I love seeing their eagerness to apply the course material to improve their businesses and their lives.
What is most challenging? As a natural introvert, it requires a huge amount of energy to get in front of the class.
Using just one word, describe your favorite type of student eager
Using just one word, describe your least favorite type of student:
What is the most impressive thing one of your students has done?
I don’t even know where to start. I am truly inspired by what so many of my students have accomplished since graduating.
What is the least favorite thing one has done?
Argue for a better grade
What does a student need to do to get an A in your class?
Engage in the material—applying it to their own work and lives.
“When it comes to grading, I think students would describe me as …”
“But I would describe myself as …”
Fill in the blank:
“If my students can articulate the story underlying their brand, then I’ve done my job as their professor.”
LIFE OUTSIDE THE CLASSROOM
Fun fact about yourself:
As an 8th-grader, I was the first girl to ever play in our interscholastic flag football league.
What are your hobbies?
If only I had the time for hobbies. I devote whatever time I am not working to hanging out with my husband, two little kids, and friends–usually over good food and a glass of wine.
How will you spend your summer?
A couple weeks in Spain with my family. Then, back to Los Angeles for weekends at the beach, research, and teaching Brand Management to Executive and Fully-Employed MBAs.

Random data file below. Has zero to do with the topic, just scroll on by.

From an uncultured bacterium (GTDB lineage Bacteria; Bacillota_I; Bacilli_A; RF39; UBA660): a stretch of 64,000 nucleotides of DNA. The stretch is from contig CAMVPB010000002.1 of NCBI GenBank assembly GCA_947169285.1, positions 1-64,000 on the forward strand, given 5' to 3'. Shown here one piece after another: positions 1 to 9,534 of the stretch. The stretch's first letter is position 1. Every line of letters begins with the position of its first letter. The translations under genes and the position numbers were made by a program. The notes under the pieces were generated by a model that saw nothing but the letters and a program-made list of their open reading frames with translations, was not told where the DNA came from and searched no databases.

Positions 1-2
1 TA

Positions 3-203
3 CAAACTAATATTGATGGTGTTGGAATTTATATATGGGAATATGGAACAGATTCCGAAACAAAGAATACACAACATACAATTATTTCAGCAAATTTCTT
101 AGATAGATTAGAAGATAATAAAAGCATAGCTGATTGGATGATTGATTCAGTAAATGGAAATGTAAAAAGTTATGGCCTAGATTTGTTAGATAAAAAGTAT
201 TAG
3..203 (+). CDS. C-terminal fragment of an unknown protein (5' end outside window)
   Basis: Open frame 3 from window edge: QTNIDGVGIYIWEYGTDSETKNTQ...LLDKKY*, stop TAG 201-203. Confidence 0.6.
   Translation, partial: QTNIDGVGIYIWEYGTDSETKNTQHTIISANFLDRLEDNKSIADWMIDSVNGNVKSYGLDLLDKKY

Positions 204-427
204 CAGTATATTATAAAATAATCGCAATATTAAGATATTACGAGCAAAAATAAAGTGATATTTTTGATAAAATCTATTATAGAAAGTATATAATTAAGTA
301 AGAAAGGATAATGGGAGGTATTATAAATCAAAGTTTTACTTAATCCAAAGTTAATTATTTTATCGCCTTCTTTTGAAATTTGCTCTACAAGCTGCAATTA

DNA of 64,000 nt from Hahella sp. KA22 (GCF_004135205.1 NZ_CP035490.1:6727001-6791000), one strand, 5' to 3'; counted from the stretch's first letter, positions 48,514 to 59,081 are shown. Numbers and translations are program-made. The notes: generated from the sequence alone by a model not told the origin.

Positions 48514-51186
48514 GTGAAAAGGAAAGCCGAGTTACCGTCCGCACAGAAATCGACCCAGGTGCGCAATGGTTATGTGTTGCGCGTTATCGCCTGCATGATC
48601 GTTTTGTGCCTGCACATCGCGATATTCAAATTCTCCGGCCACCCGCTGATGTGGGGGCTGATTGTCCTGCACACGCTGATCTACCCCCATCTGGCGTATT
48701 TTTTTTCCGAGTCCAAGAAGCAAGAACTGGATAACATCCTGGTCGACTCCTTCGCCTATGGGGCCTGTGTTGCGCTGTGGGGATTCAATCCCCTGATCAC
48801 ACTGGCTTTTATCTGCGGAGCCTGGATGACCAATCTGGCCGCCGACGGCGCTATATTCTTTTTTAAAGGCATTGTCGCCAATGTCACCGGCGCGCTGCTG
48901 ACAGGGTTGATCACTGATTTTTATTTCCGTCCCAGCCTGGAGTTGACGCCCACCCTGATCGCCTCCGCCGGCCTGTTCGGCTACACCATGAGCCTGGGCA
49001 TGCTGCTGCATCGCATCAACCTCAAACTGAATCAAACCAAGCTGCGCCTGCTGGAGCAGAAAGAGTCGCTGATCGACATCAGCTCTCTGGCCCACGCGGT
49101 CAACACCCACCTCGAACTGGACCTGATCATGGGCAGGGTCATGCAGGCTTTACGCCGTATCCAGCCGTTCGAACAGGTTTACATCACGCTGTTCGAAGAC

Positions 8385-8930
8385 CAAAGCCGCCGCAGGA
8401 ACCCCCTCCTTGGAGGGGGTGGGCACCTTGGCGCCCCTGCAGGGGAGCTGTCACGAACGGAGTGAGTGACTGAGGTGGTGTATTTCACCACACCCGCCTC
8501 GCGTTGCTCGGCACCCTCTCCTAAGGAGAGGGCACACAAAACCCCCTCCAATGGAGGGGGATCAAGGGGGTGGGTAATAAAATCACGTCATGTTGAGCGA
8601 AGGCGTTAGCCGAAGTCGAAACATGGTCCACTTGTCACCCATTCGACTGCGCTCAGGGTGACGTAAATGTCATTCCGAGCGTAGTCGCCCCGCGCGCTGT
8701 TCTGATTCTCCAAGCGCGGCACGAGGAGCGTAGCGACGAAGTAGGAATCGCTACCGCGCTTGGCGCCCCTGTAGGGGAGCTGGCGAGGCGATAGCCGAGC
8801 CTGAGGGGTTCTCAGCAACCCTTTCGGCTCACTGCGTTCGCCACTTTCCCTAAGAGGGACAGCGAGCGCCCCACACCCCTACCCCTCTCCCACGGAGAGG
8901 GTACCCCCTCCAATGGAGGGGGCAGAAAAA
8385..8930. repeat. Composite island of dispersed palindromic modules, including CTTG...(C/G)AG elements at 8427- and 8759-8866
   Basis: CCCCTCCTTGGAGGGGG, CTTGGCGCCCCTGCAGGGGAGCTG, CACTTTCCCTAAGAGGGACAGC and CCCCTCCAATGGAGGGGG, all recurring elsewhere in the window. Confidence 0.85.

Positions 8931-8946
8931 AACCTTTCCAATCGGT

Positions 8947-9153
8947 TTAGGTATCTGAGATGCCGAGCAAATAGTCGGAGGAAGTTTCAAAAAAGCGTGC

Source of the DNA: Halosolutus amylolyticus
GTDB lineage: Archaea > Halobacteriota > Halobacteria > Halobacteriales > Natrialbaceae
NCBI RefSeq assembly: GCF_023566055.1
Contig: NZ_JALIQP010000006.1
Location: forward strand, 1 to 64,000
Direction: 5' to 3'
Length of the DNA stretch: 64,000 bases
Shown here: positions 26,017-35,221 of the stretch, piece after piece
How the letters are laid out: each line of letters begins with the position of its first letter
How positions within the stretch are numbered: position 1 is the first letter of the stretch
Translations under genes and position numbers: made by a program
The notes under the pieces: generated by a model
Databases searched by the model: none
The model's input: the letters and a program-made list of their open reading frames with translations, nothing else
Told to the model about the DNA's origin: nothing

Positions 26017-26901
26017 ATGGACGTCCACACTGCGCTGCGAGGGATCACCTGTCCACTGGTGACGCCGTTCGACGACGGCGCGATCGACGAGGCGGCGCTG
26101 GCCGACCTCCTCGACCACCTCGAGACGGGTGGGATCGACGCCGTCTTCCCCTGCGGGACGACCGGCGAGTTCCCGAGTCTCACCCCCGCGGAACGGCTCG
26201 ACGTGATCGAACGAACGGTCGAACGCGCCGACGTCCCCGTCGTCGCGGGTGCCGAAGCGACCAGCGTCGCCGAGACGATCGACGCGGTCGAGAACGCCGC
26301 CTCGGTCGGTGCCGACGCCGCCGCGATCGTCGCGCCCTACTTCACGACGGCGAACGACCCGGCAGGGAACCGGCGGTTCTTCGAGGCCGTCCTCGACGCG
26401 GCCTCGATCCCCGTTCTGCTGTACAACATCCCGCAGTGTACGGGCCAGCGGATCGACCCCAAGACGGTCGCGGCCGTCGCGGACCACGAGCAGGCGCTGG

Favorite place to vacation:
My recent favorite is A Gentleman in Moscow. Reading so much for work, I reserve my leisure reading for novels with inspired and inspiring characters.
What is your favorite movie and/or television show and what is it about the film or program that you enjoy so much?
This Is Us, because it captures the characters and their interpersonal dynamics so astutely. And there’s nothing like a good cry.
Favorite type of music and/or favorite artist:
All of the awesomely silly and upbeat pop songs that play on my Taylor Swift “Shake It Off” Pandora station.
Bucket list item #1:
I’m lucky enough to have already done most of them.
THOUGHTS OF REFLECTION
What professional achievement are you most proud of?
Having gotten tenure at Wharton (a school best known for finance) while studying what I care about (happiness).
What is your most memorable moment as a professor?
I dedicate the last day of each course I teach to sharing my research. When I see tears in my students’ eyes, I know I’ve connected.
“If I had my way, the business school of the future would have much more of this…”
Courses that develop good people who will go on to develop great businesses.
“And much less of this…”
Courses that focus only on increasing profit.
In your opinion, companies and organizations today need to do a better job at doing what? Please explain.
Companies need to do a better job at aligning the interests of their customers, employees, and business(es). One way to do this is by placing a greater emphasis on happiness.
Looking ahead 10 years from now, describe what “success” would like for you:
I would have continued my research to illuminate happiness, and the findings would have been more broadly disseminated and applied to the betterment of consumers’, employees’, and society’s well-being.